Same Space, Different View

September 28, 2014 at 4:49 am | Posted in Uncategorized | Leave a comment


“The world is round and the place which may seem like the end may also be only the beginning.” – Ivy Baker Priest

When I’m facilitating a program I love to shift where my own and the participant’s focus is throughout the day. Whether it be where I am standing or sitting in the room, which direction or perspective an experience is being undertaken from or the shaped positioning of the participants, I am forever mindful of fostering different views for myself and the participants to support the journey we are individually and collectively on.

Recently when I was running a train the trainer session I was having a similar discussion with the group of volunteers who were planning an upcoming camp. We spent some time at the beginning of the session unpacking what they were really wanting to achieve through their time away. We weren’t looking for buzz words or what they thought they should say or create on a long list of outcomes, what we wanted to do was really drill down into what was bubbling underneath. What I heard and checked back in with the team to validate was they wanted the experience/s to be fun and engaging, they wanted the participants to be learning without feeling like they were ‘learning’, and they wanted the participants to journey from their time together believing in the potential of being change makers in their own lives as well as in their communities.

“Set out from any point. They are all alike. They all lead to a point of departure.” – Antonio Porchia, Voces, 1943, translated from Spanish by W.S. Merwin

As the volunteers moved through the session, including planning the experiences they were to facilitate at the camp, we kept coming back to what they were hoping to achieve. As a facilitator and teacher I understand well the vulnerability experienced within the learning process and the challenges and limitations that can be seen within roles such as teacher/student, expert/novice, skilled/unskilled, right/wrong or any other dichotomy that you could think of. These beliefs of separation, division, attachment and ownership can result in a loss of connection for the facilitator or the participants in particular experience/s, transitioning an individual out of authentic presence, engagement, processing and contribution.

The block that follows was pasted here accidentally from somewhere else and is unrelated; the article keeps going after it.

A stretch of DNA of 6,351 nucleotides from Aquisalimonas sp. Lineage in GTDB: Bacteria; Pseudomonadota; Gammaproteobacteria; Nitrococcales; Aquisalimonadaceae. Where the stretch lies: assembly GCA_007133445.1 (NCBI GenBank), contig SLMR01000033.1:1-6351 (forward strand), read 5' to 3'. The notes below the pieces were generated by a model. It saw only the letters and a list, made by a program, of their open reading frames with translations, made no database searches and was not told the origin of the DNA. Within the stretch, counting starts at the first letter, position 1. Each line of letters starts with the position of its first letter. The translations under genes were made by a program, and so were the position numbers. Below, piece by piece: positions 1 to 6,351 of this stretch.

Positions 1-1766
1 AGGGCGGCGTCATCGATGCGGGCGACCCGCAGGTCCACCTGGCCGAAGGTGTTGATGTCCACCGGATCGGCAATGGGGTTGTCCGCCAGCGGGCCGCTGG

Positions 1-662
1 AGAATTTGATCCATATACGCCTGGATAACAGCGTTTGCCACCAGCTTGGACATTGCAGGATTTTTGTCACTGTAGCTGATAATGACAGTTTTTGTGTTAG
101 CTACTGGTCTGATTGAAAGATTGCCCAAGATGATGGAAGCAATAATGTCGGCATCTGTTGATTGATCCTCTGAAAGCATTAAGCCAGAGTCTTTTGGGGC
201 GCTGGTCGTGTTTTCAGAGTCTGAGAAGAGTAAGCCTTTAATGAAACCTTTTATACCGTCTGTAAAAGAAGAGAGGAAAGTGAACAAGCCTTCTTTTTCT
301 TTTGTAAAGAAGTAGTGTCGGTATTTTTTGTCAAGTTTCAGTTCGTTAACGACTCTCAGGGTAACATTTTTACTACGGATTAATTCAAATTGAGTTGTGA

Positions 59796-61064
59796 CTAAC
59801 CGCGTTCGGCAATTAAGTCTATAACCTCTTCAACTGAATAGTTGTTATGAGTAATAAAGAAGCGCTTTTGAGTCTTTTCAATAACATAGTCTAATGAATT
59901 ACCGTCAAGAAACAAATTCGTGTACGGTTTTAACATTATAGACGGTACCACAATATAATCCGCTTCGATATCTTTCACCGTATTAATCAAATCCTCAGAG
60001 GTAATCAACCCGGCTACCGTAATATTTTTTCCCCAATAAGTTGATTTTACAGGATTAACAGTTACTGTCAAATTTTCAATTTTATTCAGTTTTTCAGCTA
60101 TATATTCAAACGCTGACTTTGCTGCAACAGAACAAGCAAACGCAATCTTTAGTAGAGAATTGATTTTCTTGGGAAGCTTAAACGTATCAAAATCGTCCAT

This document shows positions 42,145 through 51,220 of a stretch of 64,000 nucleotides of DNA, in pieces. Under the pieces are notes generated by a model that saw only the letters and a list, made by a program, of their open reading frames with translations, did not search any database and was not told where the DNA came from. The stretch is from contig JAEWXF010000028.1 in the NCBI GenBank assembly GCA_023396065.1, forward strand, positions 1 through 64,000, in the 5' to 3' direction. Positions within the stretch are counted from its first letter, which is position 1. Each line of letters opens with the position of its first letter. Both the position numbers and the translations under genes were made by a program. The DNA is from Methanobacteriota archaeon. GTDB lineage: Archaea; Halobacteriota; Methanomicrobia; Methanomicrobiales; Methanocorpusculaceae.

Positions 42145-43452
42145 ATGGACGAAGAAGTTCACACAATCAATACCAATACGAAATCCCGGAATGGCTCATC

“Is the glass half empty, half full, or twice as large as it needs to be?” – Author Unknown

It was such a powerful experience for us all, reminding ourselves as we went through the session of what was really important to us as individuals, us as a group and how the volunteers thoughts, words and actions in the experiences they will facilitate on the camp will ripple and resonate within the group of young adults. Ideas were expressed, questions were asked, beliefs were challenged, changes were made, previous experiences were shared, connections were formed and then each of us undertook the task of making the planning real and meaningful for ourselves and the group to be supported in the choices for the upcoming camp. Through the complexity of all that was possible came the clarity of where our choices were coming from.

“Be careful how you interpret the world: It is like that.” – Erich Heller

What spaces in your own life could you explore and discover different views? How does wading through the complexity of all that’s possible feel in your daily thoughts, words and actions? How could an ever growing clarity of where your choices are coming from positively impact the difference you can make in your own and others lives?


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